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China faces hostility on claim to Spratlys

Beijing’s smile has faded in region

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12:08 AM November 26th, 2012

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November 26th, 2012 12:08 AM

The Kalayaan island in the contested Spratly islands in the West Philippine Sea. AFP/Kayalaan Municipal office

BEIJING—China is finding the once-friendly ground of Southeast Asia bumpy going, with anger against Chinese claims to disputed islands, once reliable ally Burma (Myanmar) flirting with democracy and renewed American attention to the region.

The changing terrain for Beijing was on view last week at a conclave of East Asian nations in Phnom Penh, Cambodia.

Wen Jiabao, China’s lame-duck premier who usually exudes a mild, grandfatherly air, got into a sharp exchange over the contested West Philippine Sea (South China Sea) islands.

The leaders of the Philippines, Singapore and Vietnam reacted furiously when host Cambodia, an ally of China, suggested that all sides agreed not to bring outside parties into the dispute—a reference to the United States.

President Aquino of the Philippines publicly rebuked Cambodian Premier Hun Sen, saying Association of Southeast Asian (Asean) leaders had no agreement not to “internationalize” the West Philippine Sea disputes with China.

“The Asean route is not the only route for us,” Mr. Aquino said, indicating that the Philippines would pursue a resolution of its dispute with China in accordance with international law. “As a sovereign state, it is our right to defend our national interest,” he said.

US President Barack Obama, buoyed by the first visit ever by an American leader to Burma, projected an image of a confident, friendly America, calling for a reduction in tensions and seemingly taking no sides.

Beijing is struggling to find its feet as its own power grows, but the United States refuses to cede influence in the region, emboldening other countries not to fall in with the Chinese line.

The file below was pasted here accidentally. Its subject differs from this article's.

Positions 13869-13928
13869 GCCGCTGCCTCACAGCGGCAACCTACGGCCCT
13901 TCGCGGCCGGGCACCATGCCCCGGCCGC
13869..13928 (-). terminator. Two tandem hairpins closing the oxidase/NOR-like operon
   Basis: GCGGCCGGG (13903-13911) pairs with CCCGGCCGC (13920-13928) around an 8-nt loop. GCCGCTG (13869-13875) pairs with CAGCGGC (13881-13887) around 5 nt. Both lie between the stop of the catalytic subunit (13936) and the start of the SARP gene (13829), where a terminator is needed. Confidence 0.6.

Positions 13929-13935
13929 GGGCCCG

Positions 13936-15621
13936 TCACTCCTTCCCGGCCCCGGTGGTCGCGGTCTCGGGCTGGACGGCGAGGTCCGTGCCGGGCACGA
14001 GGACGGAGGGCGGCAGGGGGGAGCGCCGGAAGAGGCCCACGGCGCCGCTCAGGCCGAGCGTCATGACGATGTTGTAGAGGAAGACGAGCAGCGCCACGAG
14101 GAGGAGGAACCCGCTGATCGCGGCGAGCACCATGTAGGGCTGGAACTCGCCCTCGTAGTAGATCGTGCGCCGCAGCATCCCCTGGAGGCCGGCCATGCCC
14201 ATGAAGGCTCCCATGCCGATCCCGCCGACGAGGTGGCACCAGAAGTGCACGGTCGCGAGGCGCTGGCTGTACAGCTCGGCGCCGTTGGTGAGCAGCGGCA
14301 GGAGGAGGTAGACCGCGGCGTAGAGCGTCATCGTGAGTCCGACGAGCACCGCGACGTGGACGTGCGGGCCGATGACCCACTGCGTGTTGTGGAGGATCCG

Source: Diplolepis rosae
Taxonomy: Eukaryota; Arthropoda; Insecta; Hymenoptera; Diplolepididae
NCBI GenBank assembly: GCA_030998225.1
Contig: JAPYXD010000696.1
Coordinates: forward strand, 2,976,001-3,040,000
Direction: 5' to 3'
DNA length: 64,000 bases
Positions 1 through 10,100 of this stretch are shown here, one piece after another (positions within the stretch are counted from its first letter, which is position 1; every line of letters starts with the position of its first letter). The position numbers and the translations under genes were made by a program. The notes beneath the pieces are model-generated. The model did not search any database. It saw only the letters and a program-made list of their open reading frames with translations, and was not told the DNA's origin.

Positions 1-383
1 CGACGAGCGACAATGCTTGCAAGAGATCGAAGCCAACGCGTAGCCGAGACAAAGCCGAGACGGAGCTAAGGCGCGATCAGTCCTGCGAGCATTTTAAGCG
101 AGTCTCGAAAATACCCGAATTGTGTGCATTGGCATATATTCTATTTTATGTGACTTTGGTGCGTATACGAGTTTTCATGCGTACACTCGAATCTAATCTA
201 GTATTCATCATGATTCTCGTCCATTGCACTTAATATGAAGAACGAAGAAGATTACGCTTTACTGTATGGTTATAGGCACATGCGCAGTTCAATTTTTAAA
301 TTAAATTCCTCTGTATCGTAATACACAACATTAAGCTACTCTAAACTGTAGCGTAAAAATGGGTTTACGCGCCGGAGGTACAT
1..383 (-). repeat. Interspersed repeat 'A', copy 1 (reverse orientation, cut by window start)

“The robust US presence and relatively disciplined and quiet diplomacy looked strong relative to China’s heavy-handed pressure,” Ernest Bower, chair for Southeast Asian studies at the Council for Strategic and International Studies (CSIS) in Washington,  wrote in a commentary on Thursday.

It’s a reversal over the treatment Beijing enjoyed much of the past decade as it wooed Southeast Asia with soaring trade and investment and the lure of the huge Chinese market.

Looking to further those links, Wen held discussions on expanding a free trade agreement to increase China’s imports from Southeast Asia.

China’s economic “pull remains, but the smile has faded,” said Aaron Friedberg, professor of politics and international affairs at Princeton University.

Getting Southeast Asian diplomacy right matters to Beijing. It’s an area where China historically exercised great sway. The 10 countries of the Asean are home to a market of 600 million people and straddle vital shipping lanes and seas rich in fish, oil, gas and other minerals.

Assertive claims

Beijing’s influence began foundering in 2010 when its more assertive claims to islands in parts of the South China Sea, called West Philippine Sea and East Sea, touched off anxieties among the Philippines and Vietnam, who, along with Brunei, Malaysia and Taiwan, also claim the islands in whole or in part.

The fracas provided an opening for the United States, which as it wound down involvement in Iraq was reexamining the challenge posed by China. The US “pivot” to Asia brought renewed diplomatic attention to the region and promises of more military resources.

Map on passports